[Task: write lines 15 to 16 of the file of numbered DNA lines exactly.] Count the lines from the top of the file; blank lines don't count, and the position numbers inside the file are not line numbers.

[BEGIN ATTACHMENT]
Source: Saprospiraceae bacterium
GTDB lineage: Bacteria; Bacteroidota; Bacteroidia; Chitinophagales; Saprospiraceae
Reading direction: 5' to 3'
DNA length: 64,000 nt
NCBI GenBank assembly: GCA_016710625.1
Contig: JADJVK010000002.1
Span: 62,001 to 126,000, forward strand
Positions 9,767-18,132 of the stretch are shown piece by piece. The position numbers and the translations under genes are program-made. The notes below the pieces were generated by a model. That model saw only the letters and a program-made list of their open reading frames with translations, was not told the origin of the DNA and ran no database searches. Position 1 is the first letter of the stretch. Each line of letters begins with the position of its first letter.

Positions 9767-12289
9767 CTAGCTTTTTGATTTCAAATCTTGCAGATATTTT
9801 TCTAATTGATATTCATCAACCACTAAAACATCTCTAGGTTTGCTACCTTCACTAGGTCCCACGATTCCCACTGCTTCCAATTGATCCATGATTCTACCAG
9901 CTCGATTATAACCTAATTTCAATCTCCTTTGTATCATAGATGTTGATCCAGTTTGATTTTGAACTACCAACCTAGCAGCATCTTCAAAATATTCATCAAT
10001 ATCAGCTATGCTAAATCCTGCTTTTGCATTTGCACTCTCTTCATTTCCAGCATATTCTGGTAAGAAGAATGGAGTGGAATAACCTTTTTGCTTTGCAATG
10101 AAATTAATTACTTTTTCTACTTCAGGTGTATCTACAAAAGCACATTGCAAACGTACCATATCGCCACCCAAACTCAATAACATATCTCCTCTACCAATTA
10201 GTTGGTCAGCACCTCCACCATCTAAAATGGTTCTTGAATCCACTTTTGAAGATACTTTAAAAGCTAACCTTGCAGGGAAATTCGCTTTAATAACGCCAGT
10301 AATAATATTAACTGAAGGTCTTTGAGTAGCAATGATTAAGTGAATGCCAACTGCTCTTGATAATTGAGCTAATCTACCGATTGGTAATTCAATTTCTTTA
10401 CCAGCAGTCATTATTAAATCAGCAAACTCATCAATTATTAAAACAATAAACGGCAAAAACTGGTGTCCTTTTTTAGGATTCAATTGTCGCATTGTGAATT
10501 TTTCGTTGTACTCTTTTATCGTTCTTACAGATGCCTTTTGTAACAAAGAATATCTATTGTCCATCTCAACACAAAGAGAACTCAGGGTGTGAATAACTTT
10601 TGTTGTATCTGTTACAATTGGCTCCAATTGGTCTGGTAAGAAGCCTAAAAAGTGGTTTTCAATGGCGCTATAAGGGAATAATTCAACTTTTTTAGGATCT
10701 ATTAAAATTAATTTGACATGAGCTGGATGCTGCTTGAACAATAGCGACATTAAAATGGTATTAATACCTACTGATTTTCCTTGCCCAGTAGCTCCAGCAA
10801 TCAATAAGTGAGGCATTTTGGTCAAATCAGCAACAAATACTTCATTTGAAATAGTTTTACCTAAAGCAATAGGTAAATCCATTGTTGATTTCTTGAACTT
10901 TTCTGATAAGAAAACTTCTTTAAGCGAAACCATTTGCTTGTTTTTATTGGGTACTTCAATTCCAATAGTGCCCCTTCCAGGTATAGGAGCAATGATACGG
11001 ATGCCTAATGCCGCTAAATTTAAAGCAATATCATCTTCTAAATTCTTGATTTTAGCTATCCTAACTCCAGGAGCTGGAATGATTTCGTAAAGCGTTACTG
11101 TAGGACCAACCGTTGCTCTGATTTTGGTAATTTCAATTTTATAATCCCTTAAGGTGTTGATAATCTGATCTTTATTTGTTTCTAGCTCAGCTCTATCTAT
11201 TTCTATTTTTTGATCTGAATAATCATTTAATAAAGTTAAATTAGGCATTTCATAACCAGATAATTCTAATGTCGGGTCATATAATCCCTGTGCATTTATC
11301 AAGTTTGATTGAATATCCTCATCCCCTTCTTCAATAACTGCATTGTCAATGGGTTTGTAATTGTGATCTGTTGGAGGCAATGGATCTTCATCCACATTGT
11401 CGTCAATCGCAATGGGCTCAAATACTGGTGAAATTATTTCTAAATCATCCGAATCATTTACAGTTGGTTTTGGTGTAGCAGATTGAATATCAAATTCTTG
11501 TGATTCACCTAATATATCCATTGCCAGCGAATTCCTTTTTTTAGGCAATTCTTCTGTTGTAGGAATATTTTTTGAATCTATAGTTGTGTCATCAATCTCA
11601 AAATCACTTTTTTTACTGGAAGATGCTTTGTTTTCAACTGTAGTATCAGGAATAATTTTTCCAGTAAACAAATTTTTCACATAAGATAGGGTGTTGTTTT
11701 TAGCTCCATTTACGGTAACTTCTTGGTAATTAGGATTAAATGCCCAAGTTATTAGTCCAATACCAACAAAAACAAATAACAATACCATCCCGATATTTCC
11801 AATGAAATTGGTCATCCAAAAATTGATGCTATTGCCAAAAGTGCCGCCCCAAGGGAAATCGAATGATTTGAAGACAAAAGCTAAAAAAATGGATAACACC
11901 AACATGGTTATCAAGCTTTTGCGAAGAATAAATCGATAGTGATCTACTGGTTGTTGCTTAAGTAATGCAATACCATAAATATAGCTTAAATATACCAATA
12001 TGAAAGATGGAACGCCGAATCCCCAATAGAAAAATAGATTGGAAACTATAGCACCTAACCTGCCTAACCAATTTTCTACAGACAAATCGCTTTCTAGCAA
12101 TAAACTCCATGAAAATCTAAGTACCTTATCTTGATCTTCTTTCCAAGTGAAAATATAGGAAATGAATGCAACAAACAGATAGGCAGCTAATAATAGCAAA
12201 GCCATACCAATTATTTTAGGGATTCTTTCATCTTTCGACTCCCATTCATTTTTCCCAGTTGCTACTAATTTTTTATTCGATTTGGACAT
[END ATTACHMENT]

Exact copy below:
10201 GTTGGTCAGCACCTCCACCATCTAAAATGGTTCTTGAATCCACTTTTGAAGATACTTTAAAAGCTAACCTTGCAGGGAAATTCGCTTTAATAACGCCAGT
10301 AATAATATTAACTGAAGGTCTTTGAGTAGCAATGATTAAGTGAATGCCAACTGCTCTTGATAATTGAGCTAATCTACCGATTGGTAATTCAATTTCTTTA